I should have said this explicitly, but I am talking about doing standard arithmetic with complex numbers which includes addition, subtraction, multiplication and division (if you can do this).again, i want to point out that even using "polar form" (which is what you are doing here), still requires a little caution. for example, although it seems obvious that "half of a 0 angle is 0", one needs to remember that an angle of pi is also a possibility (because of the periodicity in i of the complex exponential). you'll get different square roots of cos(5pi/4) + i sin(5pi/4) and cos(-3pi/4) + i sin(-3pi/4) using de moivre's formula, even though both represent the same complex number (the first will be half the angle back clockwise towards the positive x-axis, and the second will be half the angle back counter-clockwise towards the positive x-axis).
In particular, if you believe that, for [itex]z \in \mathbb{C}[/itex],[tex]\begin{align*}z^a \cdot z^b &= z^{a+b} \qquad \mbox{and}\\ \left(z^a\right)^b &= z^{ab}\end{align*}[/tex]then[tex]z^a \cdot z^a = z^{a+a} = z^{2a} = \left(z^2\right)^a[/tex]No?I still stand by the suggestion that when we are talking about complex numbers in the context of arithmetic, the exponential method will not fail.
If you believe that. I don't believe that the things you believe hold for any real a and b and complex z. In particular, I think we've already shown it failing for a = b = 1/2.In particular, if you believe that, for [itex]z \in \mathbb{C}[/itex],[tex]\begin{align*}z^a \cdot z^b &= z^{a+b} \qquad \mbox{and}\\ \left(z^a\right)^b &= z^{ab}\end{align*}[/tex]then[tex]z^a \cdot z^a = z^{a+a} = z^{2a} = \left(z^2\right)^a[/tex]No?
in a word: no.I should have said this explicitly, but I am talking about doing standard arithmetic with complex numbers which includes addition, subtraction, multiplication and division (if you can do this).
The exponential form will never fail for these operations no matter what numbers you are using (unless you try to divide by a zero modulus complex number).
If you are trying to do exponentiation of some kind (or an operation associated with it) like trying to find roots for example, then that will require the appropriate machinery.
Again I apologize for not making the suggestion explicit, but I still stand by the suggestion that when we are talking about complex numbers in the context of arithmetic, the exponential method will not fail.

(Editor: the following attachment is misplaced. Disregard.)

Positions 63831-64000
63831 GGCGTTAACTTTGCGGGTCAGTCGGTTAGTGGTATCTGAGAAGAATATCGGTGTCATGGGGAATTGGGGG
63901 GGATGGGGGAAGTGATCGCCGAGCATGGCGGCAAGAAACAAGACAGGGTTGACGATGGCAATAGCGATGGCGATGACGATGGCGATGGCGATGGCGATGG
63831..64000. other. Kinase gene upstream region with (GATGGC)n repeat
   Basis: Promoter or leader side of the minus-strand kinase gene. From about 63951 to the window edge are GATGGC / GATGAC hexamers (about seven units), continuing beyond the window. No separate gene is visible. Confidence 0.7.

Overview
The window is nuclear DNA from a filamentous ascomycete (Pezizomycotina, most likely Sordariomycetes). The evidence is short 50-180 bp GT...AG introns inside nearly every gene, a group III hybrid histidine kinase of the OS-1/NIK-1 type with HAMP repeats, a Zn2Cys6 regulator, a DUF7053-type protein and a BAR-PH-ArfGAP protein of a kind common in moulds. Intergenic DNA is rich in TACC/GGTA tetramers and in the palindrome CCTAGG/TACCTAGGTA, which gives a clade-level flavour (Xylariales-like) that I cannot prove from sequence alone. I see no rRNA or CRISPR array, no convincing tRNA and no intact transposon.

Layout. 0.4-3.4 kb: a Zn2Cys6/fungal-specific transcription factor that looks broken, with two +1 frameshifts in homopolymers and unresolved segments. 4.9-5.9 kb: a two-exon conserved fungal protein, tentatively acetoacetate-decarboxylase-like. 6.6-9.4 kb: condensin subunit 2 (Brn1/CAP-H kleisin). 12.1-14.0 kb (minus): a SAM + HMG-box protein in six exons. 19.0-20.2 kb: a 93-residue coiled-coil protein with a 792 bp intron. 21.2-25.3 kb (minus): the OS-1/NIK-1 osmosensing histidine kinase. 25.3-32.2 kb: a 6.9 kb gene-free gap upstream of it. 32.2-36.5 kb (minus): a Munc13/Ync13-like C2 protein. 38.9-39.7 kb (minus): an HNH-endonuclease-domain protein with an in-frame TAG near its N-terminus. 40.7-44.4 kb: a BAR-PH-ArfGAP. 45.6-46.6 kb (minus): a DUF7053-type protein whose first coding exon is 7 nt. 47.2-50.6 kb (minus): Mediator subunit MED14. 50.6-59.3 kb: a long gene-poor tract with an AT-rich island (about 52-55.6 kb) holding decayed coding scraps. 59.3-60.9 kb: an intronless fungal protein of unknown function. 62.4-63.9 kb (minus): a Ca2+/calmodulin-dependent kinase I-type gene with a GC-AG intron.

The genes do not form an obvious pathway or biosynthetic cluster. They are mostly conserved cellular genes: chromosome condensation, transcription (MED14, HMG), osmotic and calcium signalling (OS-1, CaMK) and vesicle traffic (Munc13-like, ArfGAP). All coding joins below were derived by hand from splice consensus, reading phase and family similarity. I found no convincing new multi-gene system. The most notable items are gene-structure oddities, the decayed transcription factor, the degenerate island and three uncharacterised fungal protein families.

I think Deveno is trying to say that logarithms are still a problem here. You can get away with exponentiation and multiplying. But the exponential approach does not absolve us from problems with logarithms.Deveno, the nature of the trigonometric functions is that they are periodic and do the 'modulus' behaviour for you.
Lets go with your example with having an argument of 3pi/2. Specifically,
z = cos(3pi/2) + i sin(3pi/2).
Now z^2 = cos(3pi/2 + 3pi/2) + i sin(3pi/2 + 3pi/2) (Since our number is modulus 1)
= cos(3pi) + i sin(3pi)
= cos(pi) + i sin(pi) [Properties of trigonometric functions]
You have to remember that with arithmetic we don't care about keeping track of the angle: we are only interested in evaluating functions given angles.
If we calculate 3 + 4i multiplied by 2 + i, then with polar we find the principal arguments of both and then use them to evaluate something else that uses the addition of those arguments.
We don't care about keeping memory of those arguments after we have generated a complex number answer to the question, and due to the nature of periodicity of the trigonometric functions, the (mod 2pi) thing is done for us automatically.
I don't doubt that, that is why I said in an earlier post that I clarified that it holds for arithmetic which includes addition, subtraction, multiplication and division (no divide by zero though).I think Deveno is trying to say that logarithms are still a problem here. You can get away with exponentiation and multiplying. But the exponential approach does not absolve us from problems with logarithms.
Yup. That particular rule only holds when A and B are both positive. If you don't put in that restriction, you get things like... well... what you posted.Hey guys,
I couldn't understand most of what you guys said (I'm in 9th grade) and I don't know anything complex numbers and the other things you guys were talking about.One of the posts said that √A√B=√AB only when A and B are positive.So is that where I went wrong?